Continuation of PFET-373.
Ear training with an emphasis on practical performance experience. Recognizing pitch, rhythm, harmony, and timbre by ear and responding on the student's instrument. Some nonsyllabic sight-singing.
Continuation of PFET-376.
A lab workshop specially designed to improve performers' understanding and mastery of different rhythmic concepts and their application on their instrument into various musical contexts. The students will learn percussion and speaking rhythms, which they will later apply on their own instrument. The course material will be based on different rhythmic approaches based on techniques applied in different cultures around the world, including: African, Indian, and Latin rhythmic systems and vocabulary. The workshop environment will be used to give the students practical examples of rhythmic concepts using prepared literature, specific compositions, audio tracks, and video material. They will practice performing these rhythms both individually and as a group.
Being able to quickly learn music by ear and retain it, to accurately play or sing what you are hearing in your head, and to recognize and respond to what others play in real time are among the most important performance skills for contemporary musicians. Using call-and-response techniques in an ensemble-like setting, instrumentalists and vocalists will build their ear skills, connecting ear training to realistic performance situations on their instrument and developing greater acuracy of hearing and musical memory. Material includes melodies, harmony and counterpoint parts, and bass lines in a variety of styles.
The study of the bass in the styles of Dixieland, swing, bebop, cool, experimental, fusion, and others. In-depth analysis of the function of the bass as part of the rhythm section and as a solo voice. Some of the players heard and discussed are Pop Foster, Walter Page, Jimmy Blanton, Oscar Pettiford, Slam Stewart, Paul Chambers, Charles Mingus, Ron Carter, Richard Davis, Eddie Gomez, and Jaco Pastorius.
A study of the history of brass instruments (trumpet, trombone, French horn, euphonium, and tuba) in American music. Emphasis is on the performance styles of major players, including Herbert L. Clarke, Arthur Pryor, Louis Armstrong, Bix Beiderbecke, Jack Teagarden, Clifford Brown, Dizzy Gillespie, Miles Davis, J.J. Johnson, Harry James, Julius Watkins, Rich Matteson, and Harvey Phillips. Study will include articles as well as recorded and transcribed musical examples.
A survey of contemporary guitar players and styles as well as related doubling instruments. Emphasis on major players and various styles through tapes and transcriptions.
In this course students will develop musicianship, ensemble performance, and improvising skills as they play in various sub-styles within the historical timeline of jazz drumming. They will strengthen their critical thinking skills by reading, listening, watching, analyzing, critiquing, and evaluating music performances. They also will be cognizant of the historical, sociological and technological impact of jazz, including its influence on other styles of music and develop a global perspective for music and society. Students will also be urged to apply skills and knowledge acquired in this course into their own experiences in real world musical situations.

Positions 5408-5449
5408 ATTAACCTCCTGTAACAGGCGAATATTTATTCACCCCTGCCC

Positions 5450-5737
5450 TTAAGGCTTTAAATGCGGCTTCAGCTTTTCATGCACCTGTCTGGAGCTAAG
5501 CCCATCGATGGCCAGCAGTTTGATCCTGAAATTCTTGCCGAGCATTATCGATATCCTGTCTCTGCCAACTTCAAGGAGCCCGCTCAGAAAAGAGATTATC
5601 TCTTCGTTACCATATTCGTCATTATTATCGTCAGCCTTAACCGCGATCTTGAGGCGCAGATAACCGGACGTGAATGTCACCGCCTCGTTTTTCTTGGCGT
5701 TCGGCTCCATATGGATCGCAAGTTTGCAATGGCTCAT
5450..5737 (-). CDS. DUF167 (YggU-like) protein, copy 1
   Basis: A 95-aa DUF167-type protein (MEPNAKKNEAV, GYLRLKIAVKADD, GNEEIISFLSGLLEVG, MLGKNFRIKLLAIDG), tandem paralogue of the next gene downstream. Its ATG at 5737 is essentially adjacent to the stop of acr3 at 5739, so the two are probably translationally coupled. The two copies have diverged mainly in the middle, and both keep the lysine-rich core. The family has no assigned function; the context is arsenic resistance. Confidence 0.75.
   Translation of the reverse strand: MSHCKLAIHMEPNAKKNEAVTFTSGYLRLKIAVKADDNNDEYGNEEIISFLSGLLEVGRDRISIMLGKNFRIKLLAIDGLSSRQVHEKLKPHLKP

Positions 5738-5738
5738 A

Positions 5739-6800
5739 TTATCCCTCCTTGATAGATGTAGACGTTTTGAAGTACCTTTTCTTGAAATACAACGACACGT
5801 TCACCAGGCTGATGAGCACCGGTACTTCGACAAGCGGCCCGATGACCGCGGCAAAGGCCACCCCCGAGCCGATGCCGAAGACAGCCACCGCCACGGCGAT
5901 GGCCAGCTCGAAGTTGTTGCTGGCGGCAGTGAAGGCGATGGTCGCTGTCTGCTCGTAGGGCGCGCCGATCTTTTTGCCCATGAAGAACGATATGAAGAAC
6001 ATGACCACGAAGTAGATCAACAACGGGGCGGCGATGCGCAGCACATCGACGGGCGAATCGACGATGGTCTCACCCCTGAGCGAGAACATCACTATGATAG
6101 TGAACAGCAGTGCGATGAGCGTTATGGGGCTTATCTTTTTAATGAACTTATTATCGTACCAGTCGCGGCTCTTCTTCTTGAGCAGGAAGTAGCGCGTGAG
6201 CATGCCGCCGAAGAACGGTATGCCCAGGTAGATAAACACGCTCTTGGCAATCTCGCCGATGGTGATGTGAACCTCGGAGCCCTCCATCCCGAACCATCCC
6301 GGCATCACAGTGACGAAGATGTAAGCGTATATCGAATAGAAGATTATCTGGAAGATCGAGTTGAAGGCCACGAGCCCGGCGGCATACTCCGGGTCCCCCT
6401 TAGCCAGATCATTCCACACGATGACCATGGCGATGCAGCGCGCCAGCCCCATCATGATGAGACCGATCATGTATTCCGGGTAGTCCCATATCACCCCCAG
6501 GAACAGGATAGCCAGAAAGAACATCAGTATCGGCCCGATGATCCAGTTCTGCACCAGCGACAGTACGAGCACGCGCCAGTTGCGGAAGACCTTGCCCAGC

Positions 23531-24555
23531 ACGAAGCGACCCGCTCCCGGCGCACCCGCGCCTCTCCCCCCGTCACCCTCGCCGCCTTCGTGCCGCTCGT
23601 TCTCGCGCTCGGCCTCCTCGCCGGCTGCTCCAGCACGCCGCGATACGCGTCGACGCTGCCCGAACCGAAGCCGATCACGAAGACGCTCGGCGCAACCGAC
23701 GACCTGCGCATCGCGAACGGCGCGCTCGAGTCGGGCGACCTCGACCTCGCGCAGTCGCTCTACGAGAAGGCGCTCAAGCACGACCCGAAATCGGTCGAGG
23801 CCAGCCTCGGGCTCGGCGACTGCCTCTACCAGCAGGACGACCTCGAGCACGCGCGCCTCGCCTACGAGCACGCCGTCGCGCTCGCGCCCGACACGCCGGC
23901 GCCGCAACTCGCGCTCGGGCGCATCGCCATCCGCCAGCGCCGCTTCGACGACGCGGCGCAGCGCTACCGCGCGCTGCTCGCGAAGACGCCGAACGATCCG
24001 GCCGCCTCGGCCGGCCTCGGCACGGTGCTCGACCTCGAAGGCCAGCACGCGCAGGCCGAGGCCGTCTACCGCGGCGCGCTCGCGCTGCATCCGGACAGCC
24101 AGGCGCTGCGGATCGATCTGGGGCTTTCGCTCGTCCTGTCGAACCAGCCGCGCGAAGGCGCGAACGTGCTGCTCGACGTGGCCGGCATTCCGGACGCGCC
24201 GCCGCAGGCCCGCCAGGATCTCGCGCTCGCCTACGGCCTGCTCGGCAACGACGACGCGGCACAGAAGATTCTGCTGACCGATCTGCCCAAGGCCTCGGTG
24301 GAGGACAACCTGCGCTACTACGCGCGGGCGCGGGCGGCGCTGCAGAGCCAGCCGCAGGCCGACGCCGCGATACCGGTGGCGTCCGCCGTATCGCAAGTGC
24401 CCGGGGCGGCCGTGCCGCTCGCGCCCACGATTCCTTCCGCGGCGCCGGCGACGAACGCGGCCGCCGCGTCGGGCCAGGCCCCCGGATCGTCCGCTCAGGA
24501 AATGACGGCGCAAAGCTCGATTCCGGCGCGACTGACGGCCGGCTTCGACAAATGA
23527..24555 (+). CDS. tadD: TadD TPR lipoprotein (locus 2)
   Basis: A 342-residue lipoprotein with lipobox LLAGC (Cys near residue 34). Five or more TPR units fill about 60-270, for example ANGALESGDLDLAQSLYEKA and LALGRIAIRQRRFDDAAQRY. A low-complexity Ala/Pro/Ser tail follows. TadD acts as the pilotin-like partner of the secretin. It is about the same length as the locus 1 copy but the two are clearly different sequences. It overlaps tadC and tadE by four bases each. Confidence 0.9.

In this course students will develop musicianship, ensemble performance, and improvising skills as they play in various styles within the historical timeline of modern drumming. They will strengthen their critical thinking skills by reading, listening, watching, analyzing, critiquing, and evaluating music performances. They also will be cognizant of the historical, sociological and technological impact of these styles (and their influence on each other): jazz, rock, funk, fusion, Brazilian, Latin, reggae, and other global styles. Through this course, students develop a global perspective for music and society. Students will apply skills and knowledge acquired in this course into their own experiences in real world musical situations.
A study of the history and development of the music of Latin America and the Caribbean, with particular focus on hand percussion playing. Emphasis will be on the music of Cuba and Brazil, and on the development of Latin American music in New York from the 1920s to the present. Musical relationships to the European and African traditions will be studied as well as specific instruments, song styles and rhythms, composing and arranging styles, and significant artists in the idiom.
A study of the history and development of the art of jazz piano and the lives and times of the artists themselves. Through listening to archival and contemporary recordings and analysis and discussions, the rich diversity of the different jazz styles will be examined, along with the artists associated with certain styles. Solo piano and group playing from ragtime to contemporary will be addressed.